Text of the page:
Our Rights as Americans From Over 200 Years Ago to Present Day
With the Fourth of July happening this month, I can’t help but think about what it stands for and why we celebrate this holiday. This year we’ll be celebrating the 243rd anniversary of the United States gaining independence from Great Britain. On July 4, we celebrate our forefathers signing the Declaration of Independence and setting the path for creating the rights we have as Americans. Today, we celebrate our country’s independence with barbecues, parades, and fireworks. While these are all fun celebrations, I also think it’s important to remember what it is we’re celebrating. The break from Great Britain gave Americans their independence, and they were no longer forced to pay taxes to a country that exploited and silenced them. By taking steps to secure their own voice, they also ensured that the generations to come would have the freedoms and rights they fought so hard to obtain. Many countries don’t offer rights for their citizens, and the Fourth of July is a time when we should be proud of, appreciate, and recognize the rights we do have. I’ve written before about how my dad’s parents were Lebanese immigrants who came over in the late 1800s for a better life. They arrived in the U.S. with nothing, and because of what our country affords people if they’re willing to work for it, they had the chance to start a new life for themselves. My dad was the youngest of seven boys, and his brothers, my cousins, and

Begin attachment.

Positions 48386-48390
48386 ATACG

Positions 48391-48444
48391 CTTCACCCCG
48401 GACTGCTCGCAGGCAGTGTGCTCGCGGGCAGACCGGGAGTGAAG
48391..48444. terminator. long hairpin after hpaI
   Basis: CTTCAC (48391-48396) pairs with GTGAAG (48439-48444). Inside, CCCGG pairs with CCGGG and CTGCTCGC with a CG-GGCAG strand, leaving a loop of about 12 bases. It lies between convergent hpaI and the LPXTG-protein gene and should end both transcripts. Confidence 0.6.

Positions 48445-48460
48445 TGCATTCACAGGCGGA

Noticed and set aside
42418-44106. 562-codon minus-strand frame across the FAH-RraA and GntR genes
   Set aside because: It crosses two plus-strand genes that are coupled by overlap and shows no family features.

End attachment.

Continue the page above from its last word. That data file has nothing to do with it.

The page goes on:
myself have all been given the chance to follow the American dream and find opportunities we wouldn’t have had if my grandparents hadn’t come here so many years ago. The rights and benefits we have here in our country, especially when it comes to the legal system, don’t exist anywhere else in the world. I know that our legal system isn’t perfect, but I truly believe it’s the best. Our legal system gives freedoms and rights to many people that other countries do not give. An essential set of rights every person has is Miranda rights. You may have heard the following speech in detective shows: “You have the right to remain silent. Anything you say can and will be used against you in a court
of law. You have the right to an attorney … ” Law enforcement must recite this speech when arresting suspected individuals of a crime. The Miranda warning was first enforced in the 1966 Supreme Court case Miranda v. Arizona. Ernesto Miranda was arrested almost three years prior, and he fully confessed to the crime while unaware of what his rights were. Although he went to a retrial of the crime in question, Miranda was found guilty and sentenced 20–30 years in prison. While on parole in January of 1976, he became involved in a bar fight and was stabbed to death. The two people who were arrested for the crime were given their Miranda warning before they were brought in for questioning. This year, during all your celebrations of the Fourth, take a moment to reflect on and appreciate the rights we have as United States citizens.
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